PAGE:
Avoiding the Abstract

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When something is abstract, it exists as little more than a concept in our heads.

Jesus is often abstract to me.

Now before you’re write me off as a heretic, consider my company. In his famous Oxford group, “The Holy Club,” John Wesley developed a list of insightful accountability questions. Tagged onto the end–#21 to be exact–is a question that has both haunted and helped me since I first encountered it:

Is Christ real to me?

Now to even include such a question assumes that, no, Christ was sometimes not real to Wesley, but, yes, he so wanted him to be. And wanted it enough to warrant the weekly interrogation of his soul. My hope and expectation is that he often answered yes, and that’s part of why we still know his name today. But a greater reason for his echoing life may be that sometimes he answered no, and was affected enough to admit it.

On any given day I talk to, sing for, speak of, and write about Jesus. I articulate him as my “Lord” and my “Savior”. But in the repetition of churchianity he so easily becomes my “Concept”. Impersonal. Transactive. Just consider my answer to Jesus’ own version of the question,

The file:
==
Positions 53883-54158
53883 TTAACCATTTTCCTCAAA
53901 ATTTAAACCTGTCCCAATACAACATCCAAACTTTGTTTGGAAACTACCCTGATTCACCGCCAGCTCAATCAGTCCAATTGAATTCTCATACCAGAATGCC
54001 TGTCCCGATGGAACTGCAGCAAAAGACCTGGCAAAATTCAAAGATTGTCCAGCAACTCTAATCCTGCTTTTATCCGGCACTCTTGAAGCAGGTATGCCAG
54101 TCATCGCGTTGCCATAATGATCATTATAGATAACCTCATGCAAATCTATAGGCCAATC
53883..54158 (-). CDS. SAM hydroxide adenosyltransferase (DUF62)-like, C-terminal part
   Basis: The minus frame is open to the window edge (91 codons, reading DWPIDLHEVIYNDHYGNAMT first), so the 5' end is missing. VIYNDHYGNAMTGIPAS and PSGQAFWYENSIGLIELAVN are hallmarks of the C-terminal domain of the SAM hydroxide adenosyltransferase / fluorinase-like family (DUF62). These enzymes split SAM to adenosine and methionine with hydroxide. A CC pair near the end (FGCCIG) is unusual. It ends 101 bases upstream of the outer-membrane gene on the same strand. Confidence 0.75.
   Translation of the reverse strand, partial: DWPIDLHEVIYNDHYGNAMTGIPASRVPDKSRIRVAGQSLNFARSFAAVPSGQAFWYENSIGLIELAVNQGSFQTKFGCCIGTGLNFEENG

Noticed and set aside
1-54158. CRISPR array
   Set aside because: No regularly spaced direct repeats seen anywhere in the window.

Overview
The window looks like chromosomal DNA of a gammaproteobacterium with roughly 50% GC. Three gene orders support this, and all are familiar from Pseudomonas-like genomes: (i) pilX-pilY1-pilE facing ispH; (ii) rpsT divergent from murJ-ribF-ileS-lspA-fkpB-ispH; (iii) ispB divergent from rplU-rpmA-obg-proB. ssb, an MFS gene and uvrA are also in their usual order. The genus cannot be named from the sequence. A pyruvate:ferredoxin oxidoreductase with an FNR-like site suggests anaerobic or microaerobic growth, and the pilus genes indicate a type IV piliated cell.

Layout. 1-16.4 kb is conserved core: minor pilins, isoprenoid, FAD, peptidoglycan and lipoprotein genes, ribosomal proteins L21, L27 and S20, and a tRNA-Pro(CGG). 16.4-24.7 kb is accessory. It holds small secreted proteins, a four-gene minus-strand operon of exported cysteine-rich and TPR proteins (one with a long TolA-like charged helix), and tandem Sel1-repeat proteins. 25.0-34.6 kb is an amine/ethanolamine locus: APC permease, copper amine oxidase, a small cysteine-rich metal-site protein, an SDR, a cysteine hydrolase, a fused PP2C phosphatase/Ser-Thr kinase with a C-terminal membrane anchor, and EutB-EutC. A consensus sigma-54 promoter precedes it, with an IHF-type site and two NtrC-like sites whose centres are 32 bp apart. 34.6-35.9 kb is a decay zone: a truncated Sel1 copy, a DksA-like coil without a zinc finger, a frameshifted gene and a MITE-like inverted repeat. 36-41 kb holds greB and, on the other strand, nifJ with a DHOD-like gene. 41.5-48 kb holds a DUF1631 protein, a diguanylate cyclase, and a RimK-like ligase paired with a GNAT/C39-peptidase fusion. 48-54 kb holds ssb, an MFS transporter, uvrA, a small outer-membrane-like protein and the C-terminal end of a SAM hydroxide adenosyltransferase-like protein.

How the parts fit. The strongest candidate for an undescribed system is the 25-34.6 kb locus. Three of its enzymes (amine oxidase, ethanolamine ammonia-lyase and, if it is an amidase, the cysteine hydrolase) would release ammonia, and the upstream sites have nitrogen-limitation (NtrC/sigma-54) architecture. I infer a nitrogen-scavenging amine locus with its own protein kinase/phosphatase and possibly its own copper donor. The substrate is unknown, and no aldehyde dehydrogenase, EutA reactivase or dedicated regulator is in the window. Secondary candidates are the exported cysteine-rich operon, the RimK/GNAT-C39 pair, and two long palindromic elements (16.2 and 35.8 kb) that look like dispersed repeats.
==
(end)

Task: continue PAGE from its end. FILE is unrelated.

Who do you say that I am? (Matthew 16:15)

I mechanically respond with correct theological premises, just like Peter: “You are the Christ, the Son of the living God” (v. 16). Not all bad. Certainly the proper start. But abstract orthodoxy alone fails to fully prepare me that I will one day meet this Man face to face. I don’t want to greet him as a mere acquaintance. I want to have known his face. I want him to have been real to me.

I think Peter often saw this strange striving in those who had never looked into Jesus’ eyes. Why else would he later write these tender, reassuring words:

Though you have not seen him, you love him. Though you do not now see him, you believe in him and rejoice with joy that is inexpressible and filled with glory, obtaining the outcome of your faith, the salvation of your souls (1 Peter 1:8-9)

Though you have not seen him, you love him. Away from the abstract, on to the Man. May Jesus be real to us this day.

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